Category Archives: Stress management

How do you connect with a Horse?

By being present in the moment…
and by not being present in the moment.

The older I get, the better I understand that living a happy life is all about keeping things in balance. In my 50 years, I have seen fashion come and go, even in the self-improvement world. I have lived long enough to see the pendulum swing from one end side to the opposite side: the exact opposite of what is fashionable today may be fashionable in 10 years’ time.

Mindfulness is fashionable now. I am all in favour of mindfulness as a counterbalance to multi-tasking and living in the past or the future. So much so that my day-job is running mindfulness and meditation workshops.

However, as is often the case, my horses have once again taught me that jumping on the latest bandwagon, no matter how convinced I am about its effectiveness, may not be the perfect solution to the  stress of modern day living that I had hoped it to be.

My teacher on this occasion was Leo, the 14-year old ex-bullfighter that we rescued at the gate to the abattoir three years ago. Before Leo came to us, he had been very badly abused. You can read the story of this scared but courageous horse here. In the first year that Leo was with us, I asked next to nothing from hm. I spent a lot of time with him, as close as he would allow – in the beginning, 20 m was way too close for Leo – just being present in the moment with him. Over time, this tactic worked. He got used to me being there and gradually allowed me to come closer and closer.

It was during this period that  Leo taught me the importance of alternating being present with him in the moment…with not being present with him in the moment.

It was a concept I had some difficulty taking on board. Mindfulness is supposed to be good for you. It IS good for you, my clients and retreat participants thrive when they incorporated mindfulness into their busy schedules.  Horses are by nature mindful animals. As prey, they have to be present in the moment at all times, to detect the approach of a predator. So why could Leo tolerate it only in such small doses?

When you are standing right next to a horse that has been mistreated by people in the past, in the field or in the school, it is not particularly difficult to remain mindful. You quickly learn that one too sudden move could result in a very painful kick. As Leo used to be a bullfighter, he moves extremely quickly, and even if you can see the kick coming, you rarely have time to get out of the way. So you pay acute attention to what is happening at the moment, while at the same time, staying as calm as you possibly can.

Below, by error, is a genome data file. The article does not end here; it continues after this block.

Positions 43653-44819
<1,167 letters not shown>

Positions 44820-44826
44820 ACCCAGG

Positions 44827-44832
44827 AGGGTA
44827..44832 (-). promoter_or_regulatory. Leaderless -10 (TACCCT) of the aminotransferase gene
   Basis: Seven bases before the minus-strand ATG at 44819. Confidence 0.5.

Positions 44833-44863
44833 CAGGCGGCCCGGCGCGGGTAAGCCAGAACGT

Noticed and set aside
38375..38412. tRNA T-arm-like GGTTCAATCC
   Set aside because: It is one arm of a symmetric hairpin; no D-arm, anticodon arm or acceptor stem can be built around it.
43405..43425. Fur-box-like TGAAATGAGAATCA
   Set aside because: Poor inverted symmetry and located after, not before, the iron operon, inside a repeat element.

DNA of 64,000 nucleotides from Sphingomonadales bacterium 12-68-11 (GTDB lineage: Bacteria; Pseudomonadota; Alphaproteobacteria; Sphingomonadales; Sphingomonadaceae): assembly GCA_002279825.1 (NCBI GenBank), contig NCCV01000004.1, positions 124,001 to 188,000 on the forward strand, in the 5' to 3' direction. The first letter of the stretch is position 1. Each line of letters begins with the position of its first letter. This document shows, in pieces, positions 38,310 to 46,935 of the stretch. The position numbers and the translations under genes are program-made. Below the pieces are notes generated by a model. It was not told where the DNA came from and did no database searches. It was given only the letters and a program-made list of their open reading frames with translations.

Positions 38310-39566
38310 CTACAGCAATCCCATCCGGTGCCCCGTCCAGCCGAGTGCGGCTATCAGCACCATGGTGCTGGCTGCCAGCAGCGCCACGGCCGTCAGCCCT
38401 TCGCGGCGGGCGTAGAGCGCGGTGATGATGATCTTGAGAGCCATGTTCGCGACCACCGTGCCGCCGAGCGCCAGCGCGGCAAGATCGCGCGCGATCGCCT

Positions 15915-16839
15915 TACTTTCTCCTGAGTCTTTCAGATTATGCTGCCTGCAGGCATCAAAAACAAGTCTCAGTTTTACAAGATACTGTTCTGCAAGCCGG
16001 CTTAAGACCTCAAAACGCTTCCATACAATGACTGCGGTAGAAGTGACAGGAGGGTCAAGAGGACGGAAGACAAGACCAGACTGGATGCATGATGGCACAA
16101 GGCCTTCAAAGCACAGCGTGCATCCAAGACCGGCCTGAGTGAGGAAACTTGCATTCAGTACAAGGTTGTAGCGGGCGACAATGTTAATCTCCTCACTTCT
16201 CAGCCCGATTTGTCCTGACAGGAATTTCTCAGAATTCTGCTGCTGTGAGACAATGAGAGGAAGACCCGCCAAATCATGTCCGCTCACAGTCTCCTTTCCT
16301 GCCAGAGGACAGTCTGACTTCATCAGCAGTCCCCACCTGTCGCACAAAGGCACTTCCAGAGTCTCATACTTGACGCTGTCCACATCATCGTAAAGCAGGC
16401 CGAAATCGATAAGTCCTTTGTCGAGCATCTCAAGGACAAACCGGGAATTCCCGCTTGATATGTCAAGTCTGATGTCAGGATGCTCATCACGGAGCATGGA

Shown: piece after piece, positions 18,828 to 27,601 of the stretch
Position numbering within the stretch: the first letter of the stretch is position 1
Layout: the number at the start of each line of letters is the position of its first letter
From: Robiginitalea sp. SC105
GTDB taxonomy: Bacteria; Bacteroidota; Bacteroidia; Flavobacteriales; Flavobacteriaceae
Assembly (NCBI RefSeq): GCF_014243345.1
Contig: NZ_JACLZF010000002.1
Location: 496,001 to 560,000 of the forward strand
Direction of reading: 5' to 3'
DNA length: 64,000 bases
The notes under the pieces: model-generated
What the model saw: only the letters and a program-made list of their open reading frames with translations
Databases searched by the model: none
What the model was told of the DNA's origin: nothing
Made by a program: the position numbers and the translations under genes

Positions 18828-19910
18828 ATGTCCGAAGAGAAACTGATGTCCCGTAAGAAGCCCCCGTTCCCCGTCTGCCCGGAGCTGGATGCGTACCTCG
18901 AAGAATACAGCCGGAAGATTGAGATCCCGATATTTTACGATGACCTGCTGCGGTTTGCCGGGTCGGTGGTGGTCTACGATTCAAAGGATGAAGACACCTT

It was on a day that I have loads of other things on my mind that I discovered the effect of not being mindful had on Leo. As time went by, the kicking stopped and I one day found myself making a shopping list in my head, as you do, while scratching Leo’s favourite spots. Until then I had always been very careful to remain mindful in his presence. The effect on Leo was interesting. No doubt I was now more relaxed in his presence, relaxed enough for my mind to wander into the future, and he responded by relaxing as well.

I thought about it afterwards and decided to alternated mindfulness and multitasking while I was with Leo. The effect was noticeable. When I was present in the moment, he was alert, when I was not, he was relaxed. As I spend a lot of time trying to find ways of communicating with Leo, a horse that was mentally totally shut down and unreachable when he came to us, this was a precious new way of getting through to him.

For example, when I work with Leo, I remain present in the moment. When our work is done and I am grooming him, I let my mind wander. He is used to this pattern now, so much so that it can be used in threatening situations to calm him down. Recently, while out on a walk, we suddenly found ourselves in a position where we had to confront an aggressive, wildly barking dog. Luckily the dog was no real threat as it was behind a sturdy fence. Leo went into hyper-alert I-am going-to-bolt-back-home-any-moment-now mode and I calmly went into I-wonder-what-I-should-cook-for-supper-tonight mode. Leo noted my distraction and calmed down somewhat. We managed to walk past the hysterical dog without too much prancing and eye-rolling.

Obviously, mindfulness is not the only factor at play here but in my opinion, being mindful and not being mindful does have a noticeable effect on Leo’s behaviour.

What I am really trying to say is that mindfulness is good as long as it is balanced by non-mindfulness. There is nothing wrong with spending time in the past, some of our memories are pleasant after all and from others, we may learn something useful. Nor is there anything wrong with spending time in the future, we do after all have to plan our days. Problems arise when we spend too much time rehashing the past or when we spend too much time worrying about the future. Multitasking is a useful skill to have, as long as we do not spend all our time multitasking.

The trick is to keep everything in balance and this includes mindful and less mindful periods.

If you would like to meet Leo, please join us for a Connect with Horses Workshop here in the south of France. If you would like to follow Leo’s progress, please subscribe to this blog and to our newsletter at the top right of this page.

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Stress Addiction

I have been thinking a lot about stress lately. Mostly because I have recently been introduced to a new concept: stress addiction.

Those of you who know me, know that I have always considered stress as the number one enemy of my patients’ mental and physical health. After all, 75% of all GP consultations, in one way or another, has something to do with stress.

I have always accepted that a certain amount of stress is essential if we want to realise our potential. It is only when the amount of stress exceeds our ability to use it to our advantage that stress becomes our enemy rather than our ally.